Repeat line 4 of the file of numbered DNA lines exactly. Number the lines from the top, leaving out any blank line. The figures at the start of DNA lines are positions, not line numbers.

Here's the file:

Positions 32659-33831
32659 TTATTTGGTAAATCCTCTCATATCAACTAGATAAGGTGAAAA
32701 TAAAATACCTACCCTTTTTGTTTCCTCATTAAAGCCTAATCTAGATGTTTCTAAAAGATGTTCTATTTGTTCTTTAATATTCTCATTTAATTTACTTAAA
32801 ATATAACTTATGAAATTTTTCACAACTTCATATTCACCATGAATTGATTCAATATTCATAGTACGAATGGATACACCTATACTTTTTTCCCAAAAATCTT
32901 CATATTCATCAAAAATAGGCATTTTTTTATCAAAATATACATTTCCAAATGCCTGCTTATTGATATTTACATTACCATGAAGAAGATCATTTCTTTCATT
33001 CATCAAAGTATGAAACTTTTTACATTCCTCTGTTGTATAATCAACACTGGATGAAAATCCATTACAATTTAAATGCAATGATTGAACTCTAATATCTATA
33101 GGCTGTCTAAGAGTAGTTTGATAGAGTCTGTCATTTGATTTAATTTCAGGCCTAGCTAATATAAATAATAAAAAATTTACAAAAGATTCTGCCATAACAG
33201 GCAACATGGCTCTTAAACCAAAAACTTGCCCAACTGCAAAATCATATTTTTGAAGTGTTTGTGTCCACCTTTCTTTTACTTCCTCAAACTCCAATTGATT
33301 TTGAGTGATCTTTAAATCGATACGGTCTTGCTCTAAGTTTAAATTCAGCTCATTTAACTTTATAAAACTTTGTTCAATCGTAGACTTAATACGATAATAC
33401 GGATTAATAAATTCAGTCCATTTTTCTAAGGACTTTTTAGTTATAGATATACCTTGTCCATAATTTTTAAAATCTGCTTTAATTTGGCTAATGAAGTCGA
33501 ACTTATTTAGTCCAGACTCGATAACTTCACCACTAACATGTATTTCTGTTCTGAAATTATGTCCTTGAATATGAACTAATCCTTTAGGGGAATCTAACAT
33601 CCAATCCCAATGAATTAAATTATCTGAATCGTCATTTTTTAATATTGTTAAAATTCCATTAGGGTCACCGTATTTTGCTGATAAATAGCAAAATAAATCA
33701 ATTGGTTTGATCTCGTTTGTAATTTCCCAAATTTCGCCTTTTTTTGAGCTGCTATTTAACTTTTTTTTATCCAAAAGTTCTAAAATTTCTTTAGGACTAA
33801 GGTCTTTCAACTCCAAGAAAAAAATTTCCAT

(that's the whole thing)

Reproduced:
32801 ATATAACTTATGAAATTTTTCACAACTTCATATTCACCATGAATTGATTCAATATTCATAGTACGAATGGATACACCTATACTTTTTTCCCAAAAATCTT